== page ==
The Richard C. Holbrooke Forum for the Study of Diplomacy and Governance was established in 2013 as a remembrance of the American Academy in Berlin’s founder and his lifelong commitment to applying the tools of diplomacy and statecraft to solving some of the world’s most intractable problems.
The Forum is the American Academy’s principal forum for the debate on international public-policy issues. It aims at bringing together some of the finest thinkers and practitioners of global affairs to engage in in-depth exchange, and to find answers to both pressing issues of the day and the underlying, structural challenges the international community and the transatlantic partners are facing.
Building on the intellectual capital of the American Academy, the Forum uses a variety of formats to conduct its work. Interdisciplinary working groups—comprised of experts including legal scholars, policymakers, political scientists, historians, and members of government—discuss topics of current and future global import. Distinguished Visitors at the American Academy present some of the best thinking in their respective public-policy fields to audiences at the Hans Arnhold Center. Small seminars and workshops convene informally to formulate and test ideas for new, and better, policies.
The work in these formats is informed and inspired by what we call the Holbrooke Method: a relentless, unconventional, forceful, highly demanding intellectual pursuit of political possibilities in a world that needs new solutions for complex challenges.
The results of these activities are published and circulated by the American Academy in Berlin on a variety of media platforms as well as through papers presented to governments and decision-makers.
Holbrooke was not only a student of power; he was also a creature of beliefs. What he believed in most of all, I think, was in the ability, and the duty, of the United States, by a variety of means, to better the world. He was, in his cast of mind, a realist, but his cast of mind was not his philosophy: this realist—the Democrats’ most accomplished Machiavellian—was always returning to first principles, to moral considerations, to the alleviation of human suffering and the spread of political liberty as goals of American statecraft.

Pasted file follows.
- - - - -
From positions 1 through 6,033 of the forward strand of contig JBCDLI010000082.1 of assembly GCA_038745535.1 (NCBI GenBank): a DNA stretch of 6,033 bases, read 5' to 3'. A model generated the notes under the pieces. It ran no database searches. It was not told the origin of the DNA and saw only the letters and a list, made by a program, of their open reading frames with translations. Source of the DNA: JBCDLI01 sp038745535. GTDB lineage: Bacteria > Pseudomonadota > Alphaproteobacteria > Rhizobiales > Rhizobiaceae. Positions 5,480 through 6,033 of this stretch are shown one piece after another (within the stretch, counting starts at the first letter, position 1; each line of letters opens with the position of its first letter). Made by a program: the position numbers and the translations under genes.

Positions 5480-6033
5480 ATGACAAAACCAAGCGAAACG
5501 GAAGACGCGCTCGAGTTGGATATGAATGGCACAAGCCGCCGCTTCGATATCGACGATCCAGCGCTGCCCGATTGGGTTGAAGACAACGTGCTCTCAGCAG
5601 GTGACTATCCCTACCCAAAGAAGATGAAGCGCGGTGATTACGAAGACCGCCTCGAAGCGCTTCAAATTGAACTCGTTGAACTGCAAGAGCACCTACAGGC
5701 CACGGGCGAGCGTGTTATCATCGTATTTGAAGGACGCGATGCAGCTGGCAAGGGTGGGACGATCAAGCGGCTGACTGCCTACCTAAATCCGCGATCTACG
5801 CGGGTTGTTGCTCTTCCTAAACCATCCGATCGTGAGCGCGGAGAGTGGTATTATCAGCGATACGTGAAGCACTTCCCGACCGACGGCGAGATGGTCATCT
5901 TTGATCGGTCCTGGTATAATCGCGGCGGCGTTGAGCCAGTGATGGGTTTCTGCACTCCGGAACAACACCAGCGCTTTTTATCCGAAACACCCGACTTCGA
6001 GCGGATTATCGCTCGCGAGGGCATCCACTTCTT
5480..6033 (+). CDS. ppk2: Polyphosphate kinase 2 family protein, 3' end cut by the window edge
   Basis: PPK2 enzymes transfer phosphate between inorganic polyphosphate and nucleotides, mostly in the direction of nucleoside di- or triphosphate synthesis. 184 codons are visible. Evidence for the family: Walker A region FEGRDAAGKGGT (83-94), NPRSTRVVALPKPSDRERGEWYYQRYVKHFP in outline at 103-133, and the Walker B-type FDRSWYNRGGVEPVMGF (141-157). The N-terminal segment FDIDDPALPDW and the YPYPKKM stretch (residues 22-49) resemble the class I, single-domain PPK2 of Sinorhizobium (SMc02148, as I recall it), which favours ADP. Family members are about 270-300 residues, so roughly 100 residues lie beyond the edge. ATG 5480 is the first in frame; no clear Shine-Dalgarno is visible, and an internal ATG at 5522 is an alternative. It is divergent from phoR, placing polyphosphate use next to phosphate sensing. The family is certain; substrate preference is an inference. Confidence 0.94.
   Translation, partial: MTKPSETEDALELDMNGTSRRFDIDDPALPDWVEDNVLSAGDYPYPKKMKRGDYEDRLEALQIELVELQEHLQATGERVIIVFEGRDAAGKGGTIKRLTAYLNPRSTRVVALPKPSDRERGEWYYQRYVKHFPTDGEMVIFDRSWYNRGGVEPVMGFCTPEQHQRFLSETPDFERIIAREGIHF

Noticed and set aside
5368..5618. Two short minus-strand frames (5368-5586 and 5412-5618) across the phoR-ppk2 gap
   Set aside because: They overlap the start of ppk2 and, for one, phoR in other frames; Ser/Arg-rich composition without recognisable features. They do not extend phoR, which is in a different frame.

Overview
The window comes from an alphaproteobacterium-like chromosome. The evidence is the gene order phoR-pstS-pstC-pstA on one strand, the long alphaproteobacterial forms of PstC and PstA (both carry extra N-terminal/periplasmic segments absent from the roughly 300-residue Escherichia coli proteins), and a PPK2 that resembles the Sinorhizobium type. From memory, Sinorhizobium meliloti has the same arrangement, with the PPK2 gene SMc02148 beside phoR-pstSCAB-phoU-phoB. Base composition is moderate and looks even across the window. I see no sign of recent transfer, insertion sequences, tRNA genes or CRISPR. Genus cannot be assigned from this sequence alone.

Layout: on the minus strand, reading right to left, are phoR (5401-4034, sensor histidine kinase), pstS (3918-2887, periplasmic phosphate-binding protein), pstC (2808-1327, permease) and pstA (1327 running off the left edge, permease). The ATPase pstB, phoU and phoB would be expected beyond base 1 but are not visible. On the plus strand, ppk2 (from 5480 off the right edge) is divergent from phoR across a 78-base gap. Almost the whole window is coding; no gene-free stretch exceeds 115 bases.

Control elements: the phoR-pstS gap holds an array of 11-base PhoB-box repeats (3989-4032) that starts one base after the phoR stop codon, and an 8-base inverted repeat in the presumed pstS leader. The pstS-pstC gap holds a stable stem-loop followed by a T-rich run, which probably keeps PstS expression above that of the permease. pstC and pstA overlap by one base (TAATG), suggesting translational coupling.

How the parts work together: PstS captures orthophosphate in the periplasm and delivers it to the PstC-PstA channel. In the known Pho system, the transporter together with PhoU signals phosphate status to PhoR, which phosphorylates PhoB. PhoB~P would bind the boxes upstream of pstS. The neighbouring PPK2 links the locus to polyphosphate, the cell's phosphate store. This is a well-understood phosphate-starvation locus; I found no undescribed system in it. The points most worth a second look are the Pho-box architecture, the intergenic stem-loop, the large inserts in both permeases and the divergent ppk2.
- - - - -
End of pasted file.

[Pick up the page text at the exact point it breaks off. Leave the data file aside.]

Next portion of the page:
— Leon Wieseltier
The Holbrooke Forum’s work is organized in three interrelated thematic clusters:
I. Migration, Integration, Refugees
The free movement of people is one of the pillars on which a globalized economy rests. Yet, at the same time, war, economic hardship, terror, ethnic strife, and the effects of climate change force millions of people each year to abandon their homeland involuntarily and to seek refuge in distant places. Taken together, refugees, migration, and integration have become a key global challenge.
II. Technology and Diplomacy
The technological revolution is in the process of rapidly uprooting the way we live, work, learn, communicate – and conduct politics and diplomacy. From the future of truth in a world full of echo chambers to global networks that supplant old power structures to the way democracy can survive in the era of hyper-participation, technology is perhaps the most revolutionary aspect of public affairs today.
III. The Future of Conflict and War
A quarter century after the end of the Cold War, the question of how to create and maintain order in a world riddled with conflict remains a fateful one for people around the globe. What will conflicts look like in a fully globalized, digitalized world? What is the nature of power, and how can it be used to provide stability, security, freedom, and prosperity? What toolbox will political leaders, diplomats, and soldiers need in the world of tomorrow?
Subsequent the Holbrooke Forum workshop The Global Triangle, held at the American Academy on May 5, 2017, the Forum initiated a publication series, based on a few of the major themes and topics addressed. The first three essays are “Drivers of Global Change,” by Eberhard Sandschneider, “The Digital Demos,” by Ulrich Speck, and “Net Reach,” by Adam Segal.
On the evening of June 1, 2017, the Academy’s Richard C. Holbrooke Forum brought together Stephen Hadley, former national security advisor to President George W. Bush, and Christoph Heusgen, chief foreign policy advisor to the German chancellor, to discuss both the foundations and the policy specifics the Atlantic security arena is facing today. Click here to watch the full discussion.
On May 5, 2017, the Richard C. Holbrooke Forum hosted a workshop entitled The Global Triangle Project: Power, Innovation, and Order in a Networked World. The workshop looked into what happens when traditional geopolitics collides with the digital revolution, and what this means for diplomacy and statecraft. It was comprised of two dozen participants from academia, the private sector, and the foreign policy community—among them the China Daily, Mercator Institute for China Studies, Chatham House, Nokia Networks, Stanford and Fudan universities, the Council on Foreign Relations, SWP, and PricewaterhouseCoopers.